Most falls from height occur at construction sites, including buildings under construction, demolition sites where demolishing is taking place, and other locations where construction work at a height is happening using ladders.
Injuries You Can Get From Falling From a Height
Falling from ladders often leads to severe injuries that can sometimes prove fatal and are often life-changing to the person involved in the job. Therefore, safety awareness training among employees is critical in preventing falls from height accidents.
Most common injuries after falling from a height include:
- Broken bones
- Fractured elbows
- Thoracic injuries
- Pelvic injuries
- Ankle joint fracture
- Fracture of upper limbs
- Broken skull
- Traumatic brain injury
- Spinal cord damage
- Bruises and lacerations
- Ruptured discs
- Wrongful death
Injuries depend on several factors, such as the height from where the person fell. Generally, falling from minor heights of less than 2 to 4 feet does not lead to significant injuries. In contrast, falling from a substantial elevation of more than 12 feet could lead to severe damage to the body.
Treating Falls From Height
Each fall case is different, and thus the treatment for treating falls from heights could vary greatly. After falling from heights, most victims get medical attention at trauma centers and emergency care centers. Doctors analyze their wounds and describe a further course of action.
Many patients who fall from height often need surgery to repair the broken bones and tissue. However, there may not be a need for major surgery in minor injuries. These patients are discharged within a day or two from the hospital after falls.
What Is The Most Common Type of Ladder Accident?
Falling from a ladder is the most common type of accident. It can happen after an employee slips or trips. Falling from a ladder may not seem like a significant injury at first glance.
A serious ladder accident could lead to life-threatening injuries if an employee falls off the ladder from a considerable height of around 12 feet or more. In such cases, the person who falls from the ladder could suffer from a wide range of fractures in one or more bones, hence the need for prior safety awareness training.
Who Can Be Held Liable for a Fall From Height Accident?
One or more persons or organizations could be held liable for damages in a fall from height case at a workplace. Usually, the construction company, general contractor, property owner, sub-contractor, or third party could be held liable for a ladder accident.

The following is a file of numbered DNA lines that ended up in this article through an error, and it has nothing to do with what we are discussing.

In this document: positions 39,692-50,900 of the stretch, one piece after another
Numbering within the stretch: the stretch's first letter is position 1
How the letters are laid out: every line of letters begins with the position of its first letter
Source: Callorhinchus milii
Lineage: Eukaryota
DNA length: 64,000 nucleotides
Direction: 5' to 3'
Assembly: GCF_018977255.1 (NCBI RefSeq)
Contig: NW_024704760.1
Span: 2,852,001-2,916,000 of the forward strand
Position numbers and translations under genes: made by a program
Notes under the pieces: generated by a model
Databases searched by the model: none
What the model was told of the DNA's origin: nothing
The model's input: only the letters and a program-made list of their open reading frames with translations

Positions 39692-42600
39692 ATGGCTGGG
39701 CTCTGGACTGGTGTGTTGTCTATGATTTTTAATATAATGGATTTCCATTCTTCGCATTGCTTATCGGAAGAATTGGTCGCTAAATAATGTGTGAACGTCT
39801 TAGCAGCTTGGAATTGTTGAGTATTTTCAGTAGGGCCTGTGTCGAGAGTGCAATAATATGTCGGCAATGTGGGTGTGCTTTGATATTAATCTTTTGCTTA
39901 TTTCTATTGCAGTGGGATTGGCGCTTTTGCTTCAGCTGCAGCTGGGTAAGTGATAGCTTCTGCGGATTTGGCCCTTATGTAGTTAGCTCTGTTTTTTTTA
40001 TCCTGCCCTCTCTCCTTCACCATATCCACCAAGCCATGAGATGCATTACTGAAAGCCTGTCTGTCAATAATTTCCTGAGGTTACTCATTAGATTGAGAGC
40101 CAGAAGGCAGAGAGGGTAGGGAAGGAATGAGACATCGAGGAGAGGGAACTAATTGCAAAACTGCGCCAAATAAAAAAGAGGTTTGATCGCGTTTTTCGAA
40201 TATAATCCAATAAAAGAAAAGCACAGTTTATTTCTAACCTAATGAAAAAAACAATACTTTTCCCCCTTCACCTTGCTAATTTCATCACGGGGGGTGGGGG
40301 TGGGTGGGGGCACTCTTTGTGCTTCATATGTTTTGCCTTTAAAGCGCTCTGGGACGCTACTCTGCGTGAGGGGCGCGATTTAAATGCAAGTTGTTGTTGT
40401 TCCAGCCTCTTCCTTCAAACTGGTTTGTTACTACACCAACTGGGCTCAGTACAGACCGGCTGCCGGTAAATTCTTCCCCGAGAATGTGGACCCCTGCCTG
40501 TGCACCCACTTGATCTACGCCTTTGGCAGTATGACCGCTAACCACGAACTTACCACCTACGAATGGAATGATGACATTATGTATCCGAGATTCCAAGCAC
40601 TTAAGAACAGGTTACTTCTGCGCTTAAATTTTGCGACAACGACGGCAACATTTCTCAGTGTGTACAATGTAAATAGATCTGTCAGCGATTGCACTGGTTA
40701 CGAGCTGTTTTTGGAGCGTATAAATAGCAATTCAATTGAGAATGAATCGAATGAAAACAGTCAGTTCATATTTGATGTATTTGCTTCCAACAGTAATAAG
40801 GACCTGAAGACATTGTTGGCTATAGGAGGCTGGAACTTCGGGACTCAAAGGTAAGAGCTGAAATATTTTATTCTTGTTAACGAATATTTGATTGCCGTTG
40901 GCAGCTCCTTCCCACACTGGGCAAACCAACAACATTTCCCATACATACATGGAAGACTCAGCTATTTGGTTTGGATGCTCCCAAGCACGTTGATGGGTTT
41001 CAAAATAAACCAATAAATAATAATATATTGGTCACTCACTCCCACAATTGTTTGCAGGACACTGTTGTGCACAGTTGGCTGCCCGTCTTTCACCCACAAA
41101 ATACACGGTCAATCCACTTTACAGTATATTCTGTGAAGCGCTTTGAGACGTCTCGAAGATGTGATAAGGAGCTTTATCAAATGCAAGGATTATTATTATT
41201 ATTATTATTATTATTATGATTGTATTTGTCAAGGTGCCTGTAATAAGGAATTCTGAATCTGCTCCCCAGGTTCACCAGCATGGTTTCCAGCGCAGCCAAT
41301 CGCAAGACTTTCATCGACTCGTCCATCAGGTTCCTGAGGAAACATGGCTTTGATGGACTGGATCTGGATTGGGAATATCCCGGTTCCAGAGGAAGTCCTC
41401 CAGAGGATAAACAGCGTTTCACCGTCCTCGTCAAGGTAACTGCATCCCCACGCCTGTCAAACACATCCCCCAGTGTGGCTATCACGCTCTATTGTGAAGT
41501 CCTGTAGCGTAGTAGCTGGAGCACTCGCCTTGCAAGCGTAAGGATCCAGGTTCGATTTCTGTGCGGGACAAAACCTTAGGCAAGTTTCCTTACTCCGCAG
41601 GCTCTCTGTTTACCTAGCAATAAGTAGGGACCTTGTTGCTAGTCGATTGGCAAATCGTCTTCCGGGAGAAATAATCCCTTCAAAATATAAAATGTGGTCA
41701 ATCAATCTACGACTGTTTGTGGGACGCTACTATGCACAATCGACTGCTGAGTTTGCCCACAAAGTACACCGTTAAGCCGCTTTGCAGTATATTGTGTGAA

Suppose a fall from a ladder happens due to a piece of faulty equipment at the workplace. In that case, the company that manufactured the defective equipment can be held liable for the accident.
Suppose the construction company in question was non-compliant with OSHA standards for workers' personal safety. In that case, the injured worker could also use the evidence of how the accident unfolded to build a compensation claim.
Obtaining Workers Compensation
Many injured victims who fall off a ladder in construction-related accidents can receive worker's compensation benefits through insurance coverage provided by their employer.
Workers' compensation is government-mandated insurance that offers compensation if you happen to suffer from a fall from heights-related injury. It also pays for the medical bills and covers some lost wages.
There is a significant caveat for people accepting worker's compensation benefits through their employer's insurance coverage. Acceptance of the benefits forfeits their legal right to sue their employer for the injury except under extenuating circumstances.
Carefully consider the pros and cons of accepting a workers' compensation that often provides only a meager amount of sum compared to what you can receive in a civil lawsuit filed against everyone responsible for causing your injuries.
A lawsuit can cover lost wages compensation for several years, while a workers' compensation can cover your lost wages for several weeks or months at most. Typically, workers' compensation benefits are stopped once the doctor has released you from their care, allowing you to return to work.
The workers' compensation only pays for essential medical bills and lost wages when you cannot work based on your doctor's. Unfortunately, many workers unknowingly accept meager workers' compensation benefits without realizing that they are forfeiting their free legal rights for an entire lawsuit.
Typically, a personal injury attorney can sort all legal problems, determine if other defendants could be responsible for damages, and assess if accepting Worker's Comp. coverage is beneficial to their client.
Filing a third-party claim against another company, subcontractor, or worker could obtain additional compensation over and above Worker's Comp. benefits.
Falling Injuries and Deaths Statistics